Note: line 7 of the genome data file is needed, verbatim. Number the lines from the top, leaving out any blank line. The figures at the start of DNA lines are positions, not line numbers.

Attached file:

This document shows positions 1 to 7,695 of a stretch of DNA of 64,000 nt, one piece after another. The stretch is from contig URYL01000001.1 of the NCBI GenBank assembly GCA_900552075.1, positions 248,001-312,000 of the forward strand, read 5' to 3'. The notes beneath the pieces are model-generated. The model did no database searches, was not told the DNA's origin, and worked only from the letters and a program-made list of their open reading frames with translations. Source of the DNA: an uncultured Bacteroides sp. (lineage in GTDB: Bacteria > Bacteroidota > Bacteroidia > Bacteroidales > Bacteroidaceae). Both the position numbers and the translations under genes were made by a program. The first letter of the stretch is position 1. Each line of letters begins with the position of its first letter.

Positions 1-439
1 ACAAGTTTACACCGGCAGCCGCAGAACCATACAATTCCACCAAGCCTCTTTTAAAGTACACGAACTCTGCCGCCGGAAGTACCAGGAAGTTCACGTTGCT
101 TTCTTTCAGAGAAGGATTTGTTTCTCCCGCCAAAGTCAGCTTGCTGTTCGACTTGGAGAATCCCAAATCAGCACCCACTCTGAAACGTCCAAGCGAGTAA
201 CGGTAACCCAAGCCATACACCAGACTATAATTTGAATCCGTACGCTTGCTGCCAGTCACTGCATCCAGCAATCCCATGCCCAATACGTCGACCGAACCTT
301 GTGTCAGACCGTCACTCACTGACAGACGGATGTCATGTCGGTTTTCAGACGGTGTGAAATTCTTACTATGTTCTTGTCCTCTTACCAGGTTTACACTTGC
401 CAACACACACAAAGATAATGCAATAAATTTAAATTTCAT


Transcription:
401 CAACACACACAAAGATAATGCAATAAATTTAAATTTCAT